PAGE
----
The biggest star at the opening of the 53rd Karlovy Vary International Film Festival was Hollywood actor Tim Robbins. On receiving the event’s lifetime achievement award, Robbins, a well-known liberal, took aim at Donald Trump’s presidency – but he also praised the special role that film festival’s play in today’s culture.
David Lawson had never heard of Ostrava when, fifteen years ago, his London synagogue received a Sefer Torah that had belonged to a once vibrant community in that industrial city. Now, it’s fair to say, he is an expert on both the history of Ostrava and the key role Jews played in its development over centuries. I asked Mr. Lawson, co-author of the new book “Ostrava and its Jews: Now no-one sings you lullabies”, how it all came about.
The Karlovy Vary International Film Festival on Friday paid tribute to the work of the late Czech film director Miloš Forman. Forman had a knack for making great movies, be it on a generous Hollywood budget or a skimpy one in communist Czechoslovakia, with censors on his back. And music was an indelible part of the film magic he weaved.
The 53rd edition of the Karlovy Vary International Film Festival will kick off with a glitzy opening ceremony on Friday evening. Over the next eight days, the spa town in West Bohemia will be the centre of the domestic arts world, with many tens of thousands of people flocking to the festival from the Czech Republic and further afield.
The Czech Republic’s top film event, the Karlovy Vary festival, gets underway on Friday. As every year, it promises scores of movies from around the world and both Hollywood names and lesser-known but no less interesting guests. Ahead of the opening, I got some tips on what to watch out for during the 53rd Karlovy Vary’s from its artistic director, Karel Och. I first asked Och if there were any festival sections he would particularly like to highlight this year.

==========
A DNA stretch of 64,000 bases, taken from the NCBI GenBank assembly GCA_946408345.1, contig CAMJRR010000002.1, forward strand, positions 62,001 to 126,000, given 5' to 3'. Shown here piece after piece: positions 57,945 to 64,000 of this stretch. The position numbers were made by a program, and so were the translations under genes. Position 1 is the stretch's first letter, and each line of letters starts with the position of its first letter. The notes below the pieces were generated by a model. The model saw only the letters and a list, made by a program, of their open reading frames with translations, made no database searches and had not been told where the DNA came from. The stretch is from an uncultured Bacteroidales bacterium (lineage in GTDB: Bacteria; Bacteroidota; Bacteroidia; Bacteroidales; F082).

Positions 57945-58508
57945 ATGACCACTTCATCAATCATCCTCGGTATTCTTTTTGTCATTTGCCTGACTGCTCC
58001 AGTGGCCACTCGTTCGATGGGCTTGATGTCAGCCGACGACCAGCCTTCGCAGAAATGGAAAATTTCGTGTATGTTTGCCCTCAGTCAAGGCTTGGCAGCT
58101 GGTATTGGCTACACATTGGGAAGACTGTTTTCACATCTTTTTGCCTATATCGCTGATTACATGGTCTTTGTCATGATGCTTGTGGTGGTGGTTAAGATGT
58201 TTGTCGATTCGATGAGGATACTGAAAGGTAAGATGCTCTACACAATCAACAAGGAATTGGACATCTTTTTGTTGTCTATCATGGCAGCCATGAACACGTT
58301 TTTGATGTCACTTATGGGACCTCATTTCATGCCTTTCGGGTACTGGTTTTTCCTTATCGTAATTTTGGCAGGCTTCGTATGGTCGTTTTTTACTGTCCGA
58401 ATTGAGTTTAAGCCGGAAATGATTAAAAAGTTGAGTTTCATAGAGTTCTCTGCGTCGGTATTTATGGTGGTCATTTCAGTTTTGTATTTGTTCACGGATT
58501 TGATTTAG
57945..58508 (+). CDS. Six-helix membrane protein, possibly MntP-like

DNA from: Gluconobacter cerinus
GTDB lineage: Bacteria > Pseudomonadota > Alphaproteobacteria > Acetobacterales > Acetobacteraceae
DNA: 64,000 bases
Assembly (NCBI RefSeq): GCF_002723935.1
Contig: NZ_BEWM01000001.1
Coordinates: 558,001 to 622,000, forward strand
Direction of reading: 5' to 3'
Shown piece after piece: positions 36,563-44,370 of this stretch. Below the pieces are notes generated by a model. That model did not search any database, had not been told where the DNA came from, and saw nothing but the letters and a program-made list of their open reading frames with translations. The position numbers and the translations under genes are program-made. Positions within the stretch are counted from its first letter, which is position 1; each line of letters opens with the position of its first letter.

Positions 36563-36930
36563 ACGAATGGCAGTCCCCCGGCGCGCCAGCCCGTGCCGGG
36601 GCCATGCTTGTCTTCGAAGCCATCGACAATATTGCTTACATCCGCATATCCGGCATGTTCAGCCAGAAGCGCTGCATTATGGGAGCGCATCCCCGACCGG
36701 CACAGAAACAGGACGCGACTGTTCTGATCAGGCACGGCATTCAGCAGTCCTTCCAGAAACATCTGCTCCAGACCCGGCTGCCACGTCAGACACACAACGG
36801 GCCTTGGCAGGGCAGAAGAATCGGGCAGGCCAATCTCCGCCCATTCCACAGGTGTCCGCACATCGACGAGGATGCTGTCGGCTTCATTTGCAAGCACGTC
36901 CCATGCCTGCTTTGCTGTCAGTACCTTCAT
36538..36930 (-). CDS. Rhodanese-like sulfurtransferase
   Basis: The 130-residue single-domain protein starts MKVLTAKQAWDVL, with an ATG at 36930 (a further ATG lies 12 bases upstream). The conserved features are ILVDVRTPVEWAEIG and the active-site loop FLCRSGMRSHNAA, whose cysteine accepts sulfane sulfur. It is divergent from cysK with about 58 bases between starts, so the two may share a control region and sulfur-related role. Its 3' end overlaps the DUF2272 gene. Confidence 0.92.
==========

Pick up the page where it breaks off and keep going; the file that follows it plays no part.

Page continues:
David Short first came to Prague as a student over fifty years ago. He remained for the best part of six years, experiencing at first hand the Prague Spring and then the Soviet-led invasion. He went on to become a mainstay of Czech and Slovak studies in Britain, over nearly four decades giving students at the University of London insights into the quirks of the Czech and Slovak languages. Since his retirement and with a bit more time on his hands David has focused on his work as a literary translator. It was in acknowledgement of his huge contribution
The two-day Metronome music festival kicks off on Friday evening at the Výstaviště exhibition grounds in Prague. Among the most awaited acts this year will be Massive Attack and Chemical Brothers. In addition to the main stars, people can see a number of local formations, such as the cult band Sexy Dancers, who are returning to the stage after 20 years. As final preparations were underway, I spoke to Metronome’s organizer David Gaydečka:
After a two-year break, the annual Landscape Festival will return to Prague over the summer months after launching on Thursday on Vítkov hill. Featuring a wide range of musicians and artists, the free festival aims to draw attention to forgotten public spaces and urban landscapes in the capital by transforming them into cultural hubs. The festival’s coordinator, Jakub Hepp, told me more about why Vítkov is seen as so special, and how the organisers intend to bring forgotten parts of Prague back into the spotlight.